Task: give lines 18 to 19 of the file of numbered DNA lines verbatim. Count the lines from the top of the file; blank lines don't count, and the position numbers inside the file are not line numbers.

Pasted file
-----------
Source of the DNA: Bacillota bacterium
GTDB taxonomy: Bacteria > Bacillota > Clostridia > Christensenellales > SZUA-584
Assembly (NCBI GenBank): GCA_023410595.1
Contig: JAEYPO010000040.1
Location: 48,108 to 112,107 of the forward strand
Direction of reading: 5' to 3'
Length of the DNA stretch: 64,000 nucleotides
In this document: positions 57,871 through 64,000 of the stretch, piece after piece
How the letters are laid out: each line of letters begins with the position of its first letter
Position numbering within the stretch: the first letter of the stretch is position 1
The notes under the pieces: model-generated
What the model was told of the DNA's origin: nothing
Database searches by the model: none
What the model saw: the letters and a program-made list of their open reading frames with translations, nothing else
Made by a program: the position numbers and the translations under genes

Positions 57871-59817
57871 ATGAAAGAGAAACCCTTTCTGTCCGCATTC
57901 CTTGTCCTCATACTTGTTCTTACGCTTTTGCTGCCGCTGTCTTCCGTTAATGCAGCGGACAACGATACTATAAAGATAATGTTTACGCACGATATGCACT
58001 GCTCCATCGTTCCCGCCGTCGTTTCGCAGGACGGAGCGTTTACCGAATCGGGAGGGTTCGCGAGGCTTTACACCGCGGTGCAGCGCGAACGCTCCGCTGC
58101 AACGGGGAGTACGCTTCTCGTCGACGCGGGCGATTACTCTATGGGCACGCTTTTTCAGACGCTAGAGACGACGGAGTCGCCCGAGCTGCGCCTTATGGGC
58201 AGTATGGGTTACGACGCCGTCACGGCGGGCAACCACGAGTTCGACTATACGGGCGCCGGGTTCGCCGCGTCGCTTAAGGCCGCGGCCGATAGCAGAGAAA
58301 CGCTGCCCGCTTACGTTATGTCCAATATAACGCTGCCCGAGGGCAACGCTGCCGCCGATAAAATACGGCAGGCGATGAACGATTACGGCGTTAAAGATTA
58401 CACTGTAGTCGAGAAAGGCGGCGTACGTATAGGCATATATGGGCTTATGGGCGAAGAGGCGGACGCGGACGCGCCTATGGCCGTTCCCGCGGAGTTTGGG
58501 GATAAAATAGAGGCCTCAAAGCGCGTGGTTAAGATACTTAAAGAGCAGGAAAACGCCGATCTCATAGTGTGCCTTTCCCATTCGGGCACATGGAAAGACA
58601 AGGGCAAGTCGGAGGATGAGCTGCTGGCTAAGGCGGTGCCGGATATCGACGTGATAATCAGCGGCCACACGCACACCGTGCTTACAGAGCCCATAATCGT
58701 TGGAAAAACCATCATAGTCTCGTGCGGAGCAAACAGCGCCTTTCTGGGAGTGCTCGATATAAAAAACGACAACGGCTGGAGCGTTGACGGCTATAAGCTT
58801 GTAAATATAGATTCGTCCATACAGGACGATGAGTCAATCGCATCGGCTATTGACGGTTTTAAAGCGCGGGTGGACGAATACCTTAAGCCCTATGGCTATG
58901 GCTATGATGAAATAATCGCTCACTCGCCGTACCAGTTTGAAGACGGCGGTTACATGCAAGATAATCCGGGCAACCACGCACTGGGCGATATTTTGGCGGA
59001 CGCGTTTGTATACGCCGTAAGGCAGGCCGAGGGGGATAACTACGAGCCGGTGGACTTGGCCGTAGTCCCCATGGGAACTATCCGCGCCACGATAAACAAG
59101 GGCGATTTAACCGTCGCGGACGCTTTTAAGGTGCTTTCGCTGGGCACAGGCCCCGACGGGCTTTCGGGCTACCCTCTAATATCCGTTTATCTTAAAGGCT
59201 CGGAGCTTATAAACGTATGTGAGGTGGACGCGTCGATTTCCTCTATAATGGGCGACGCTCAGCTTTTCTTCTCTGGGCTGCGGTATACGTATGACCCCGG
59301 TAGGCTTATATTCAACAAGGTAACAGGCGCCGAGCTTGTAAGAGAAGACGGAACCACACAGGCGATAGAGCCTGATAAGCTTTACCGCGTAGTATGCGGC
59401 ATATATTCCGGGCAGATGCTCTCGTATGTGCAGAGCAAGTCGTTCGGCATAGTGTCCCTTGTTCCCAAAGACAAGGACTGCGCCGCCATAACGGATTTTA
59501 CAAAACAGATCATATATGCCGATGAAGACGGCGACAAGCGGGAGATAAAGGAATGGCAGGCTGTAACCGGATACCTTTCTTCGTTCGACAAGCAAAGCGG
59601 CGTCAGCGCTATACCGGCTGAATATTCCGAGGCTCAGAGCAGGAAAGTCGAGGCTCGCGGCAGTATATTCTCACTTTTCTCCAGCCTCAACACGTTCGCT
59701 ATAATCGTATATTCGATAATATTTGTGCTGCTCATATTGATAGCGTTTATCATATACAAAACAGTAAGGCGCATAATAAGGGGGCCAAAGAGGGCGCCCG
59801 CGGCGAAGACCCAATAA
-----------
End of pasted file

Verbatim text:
57901 CTTGTCCTCATACTTGTTCTTACGCTTTTGCTGCCGCTGTCTTCCGTTAATGCAGCGGACAACGATACTATAAAGATAATGTTTACGCACGATATGCACT
58001 GCTCCATCGTTCCCGCCGTCGTTTCGCAGGACGGAGCGTTTACCGAATCGGGAGGGTTCGCGAGGCTTTACACCGCGGTGCAGCGCGAACGCTCCGCTGC